By Catherine Arnst
Good news for obese people with heart problems. A follow-up study of Acomplia, a promising experimental diet drug, has confirmed earlier findings that the treatment keeps the weight off and lowers cholesterol levels with no significant side effects. The patients also had a sizable reduction in abdominal fat, a key risk factor for cardiovascular disease.
The results of the two-year trial, released at the American Heart Assn.'s Scientific Sessions in New Orleans on Nov. 9, "raised no red flags," said lead investigator Dr. F. Xavier Pi-Sunyer of St. Luke's/Roosevelt Hospital Center in New York. That virtually assures that Acomplia, made by Paris-based Sanofi-Synthelabo, will proceed on schedule to file for approval from the Food & Drug Administration in 2005.
Sanofi and Pi-Sunyer, though, would prefer that Acomplia be described as a cardiovascular drug and not a diet drug. That's because it appears to do far more than promote weight loss. Acomplia also reduces cardiovascular risk factors such as high cholesterol and can be used to stop nicotine addiction.
The drug is the first of a new class of compounds under development to block receptors found in both the brain and in fat tissue called cannabinoid type 1 (CB1). These receptors go into overdrive when exposed to excessive food intake or chronic tobacco use, and blocking them dampens those urges.
The study is especially significant because for obese patients to maintain weight loss over an extended period is extremely difficult. In the results reported at the AHA meeting, 3,040 patients, 80.7% of them women, were divided into three groups -- those receiving 20 milligrams of Acomplia (considered the ideal dose), those receiving 5 mg, and a placebo. They were all placed on a mild diet. After one year, the patient sample was scrambled again, so that many of those on Acomplia were switched without their knowledge to placebo.
At the two-year mark, 62.5% of patients on the 20-mg dose lost more than 5% of their initial body weight vs. 33.2% of those on placebo. Over the same period, 32.8% of patients on 20 mg lost more than 10% of their initial body weight, vs. 16.4% on placebo.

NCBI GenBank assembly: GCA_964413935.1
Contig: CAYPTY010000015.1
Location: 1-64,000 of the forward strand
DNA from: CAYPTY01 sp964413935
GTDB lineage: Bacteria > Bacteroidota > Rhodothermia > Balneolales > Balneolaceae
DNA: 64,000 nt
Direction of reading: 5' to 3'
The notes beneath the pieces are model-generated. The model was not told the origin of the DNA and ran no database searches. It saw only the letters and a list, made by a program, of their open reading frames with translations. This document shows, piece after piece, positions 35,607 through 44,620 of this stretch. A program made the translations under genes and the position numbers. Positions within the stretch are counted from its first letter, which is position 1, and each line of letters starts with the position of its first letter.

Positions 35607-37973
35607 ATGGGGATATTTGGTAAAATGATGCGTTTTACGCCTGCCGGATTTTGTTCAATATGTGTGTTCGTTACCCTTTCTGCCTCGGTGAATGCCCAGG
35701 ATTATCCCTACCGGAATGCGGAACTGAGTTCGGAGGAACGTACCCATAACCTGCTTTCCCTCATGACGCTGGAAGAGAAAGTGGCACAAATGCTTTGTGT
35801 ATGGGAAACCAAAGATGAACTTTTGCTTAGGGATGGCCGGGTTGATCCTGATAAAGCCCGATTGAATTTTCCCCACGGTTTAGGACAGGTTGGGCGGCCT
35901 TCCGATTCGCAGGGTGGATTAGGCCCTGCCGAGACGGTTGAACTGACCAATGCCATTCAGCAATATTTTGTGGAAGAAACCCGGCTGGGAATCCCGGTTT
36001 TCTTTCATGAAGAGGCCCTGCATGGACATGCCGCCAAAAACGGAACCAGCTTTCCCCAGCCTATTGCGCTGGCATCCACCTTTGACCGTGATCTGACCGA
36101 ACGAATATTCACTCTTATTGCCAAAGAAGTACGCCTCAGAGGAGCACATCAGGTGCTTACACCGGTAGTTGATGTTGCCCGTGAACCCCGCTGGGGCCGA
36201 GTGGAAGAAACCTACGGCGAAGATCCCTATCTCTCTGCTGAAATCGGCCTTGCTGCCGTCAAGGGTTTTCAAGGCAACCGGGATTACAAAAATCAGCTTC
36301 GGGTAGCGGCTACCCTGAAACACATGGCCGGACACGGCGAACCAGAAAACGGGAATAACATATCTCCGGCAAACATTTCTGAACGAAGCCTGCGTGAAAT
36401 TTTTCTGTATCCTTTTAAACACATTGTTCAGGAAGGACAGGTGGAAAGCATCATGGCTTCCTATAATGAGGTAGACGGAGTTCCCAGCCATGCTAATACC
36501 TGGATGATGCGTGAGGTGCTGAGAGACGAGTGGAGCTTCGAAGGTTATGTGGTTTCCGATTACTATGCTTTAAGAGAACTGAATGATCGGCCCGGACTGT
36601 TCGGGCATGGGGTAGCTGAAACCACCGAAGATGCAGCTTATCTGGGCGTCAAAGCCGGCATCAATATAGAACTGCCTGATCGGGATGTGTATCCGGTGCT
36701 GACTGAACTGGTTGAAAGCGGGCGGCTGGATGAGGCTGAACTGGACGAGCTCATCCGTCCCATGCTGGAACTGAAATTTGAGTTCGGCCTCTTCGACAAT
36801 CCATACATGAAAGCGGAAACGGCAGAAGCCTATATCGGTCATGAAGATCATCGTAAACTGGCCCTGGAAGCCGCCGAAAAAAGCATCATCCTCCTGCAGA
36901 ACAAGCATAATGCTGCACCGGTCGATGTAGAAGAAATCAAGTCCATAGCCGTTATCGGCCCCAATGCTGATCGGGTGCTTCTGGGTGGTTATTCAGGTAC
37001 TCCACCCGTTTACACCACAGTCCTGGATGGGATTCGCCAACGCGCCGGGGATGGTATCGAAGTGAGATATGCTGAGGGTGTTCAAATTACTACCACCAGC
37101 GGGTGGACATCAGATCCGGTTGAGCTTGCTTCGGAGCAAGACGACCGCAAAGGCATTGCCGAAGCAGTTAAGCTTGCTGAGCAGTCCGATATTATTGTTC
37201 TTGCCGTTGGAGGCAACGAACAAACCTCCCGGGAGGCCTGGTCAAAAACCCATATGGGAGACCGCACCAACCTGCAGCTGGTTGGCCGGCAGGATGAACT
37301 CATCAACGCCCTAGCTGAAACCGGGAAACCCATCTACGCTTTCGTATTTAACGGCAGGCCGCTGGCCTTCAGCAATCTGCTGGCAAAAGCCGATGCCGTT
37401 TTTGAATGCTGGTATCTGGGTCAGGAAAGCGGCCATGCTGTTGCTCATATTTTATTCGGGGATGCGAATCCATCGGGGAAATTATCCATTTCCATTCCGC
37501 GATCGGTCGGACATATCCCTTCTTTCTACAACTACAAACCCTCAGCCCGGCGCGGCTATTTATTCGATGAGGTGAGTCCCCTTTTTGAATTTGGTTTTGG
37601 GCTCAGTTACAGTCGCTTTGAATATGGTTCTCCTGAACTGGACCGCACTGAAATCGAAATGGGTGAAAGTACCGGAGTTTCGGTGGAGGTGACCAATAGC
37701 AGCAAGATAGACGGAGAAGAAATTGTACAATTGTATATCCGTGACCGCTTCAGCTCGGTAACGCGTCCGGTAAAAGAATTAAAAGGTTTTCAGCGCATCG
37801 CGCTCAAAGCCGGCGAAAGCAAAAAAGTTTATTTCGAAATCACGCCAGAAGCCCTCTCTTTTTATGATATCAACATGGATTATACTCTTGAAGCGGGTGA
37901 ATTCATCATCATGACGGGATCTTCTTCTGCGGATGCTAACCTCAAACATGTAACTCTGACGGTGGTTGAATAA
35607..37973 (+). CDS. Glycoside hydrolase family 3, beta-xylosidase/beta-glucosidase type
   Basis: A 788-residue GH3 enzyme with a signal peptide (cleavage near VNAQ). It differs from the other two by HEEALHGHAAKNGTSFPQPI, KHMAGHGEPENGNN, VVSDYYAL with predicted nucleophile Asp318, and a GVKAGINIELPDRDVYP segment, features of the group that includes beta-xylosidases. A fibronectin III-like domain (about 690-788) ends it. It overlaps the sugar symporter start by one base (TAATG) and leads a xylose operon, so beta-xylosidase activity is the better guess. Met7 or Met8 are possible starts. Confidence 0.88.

Those patients who switched from Acomplia to placebo after one year didn't sustain their weight loss. Concerns have often arisen that because Acomplia blocks a receptor involved in pleasure, might cause depression, but Pi-Sunyer said no differences appeared among the three groups as measured by the standard Hospital Anxiety Depression Scale.
Acomplia produced other benefits, however. Waist circumference in the 20-mg group was reduced by an average of 3.1 inches, vs. 1.5 inches in the placebo group. Pi-Sunyer noted that the drug's effect on HDL-cholesterol, triglycerides, and insulin levels appeared to be twice what would normally be expected from the degree of weight loss achieved, indicating that Acomplia can improve heart health independent of any weight loss.
It also reduced by one-third the number of patients diagnosed with metabolic syndrome, a set of serious health conditions that dramatically increases a person's chance of developing heart disease or diabetes. "This drug is really a double whammy for patients," Pi-Sunyer said, because it addresses both cardiovascular risk factors and weight gain.
Pi-Sunyer's study is the most comprehensive of all the Acomplia tests presented to date. In all, late-stage clinical trials have been conducted with 6,600 overweight or obese patients, while other smoking-cessation trials are ongoing. With the two-year data now in, Acomplia is on track for FDA approval, and the 30% of Americans who are overweight could have a new drug for their condition by 2006.
Arnst is a senior writer for BusinessWeek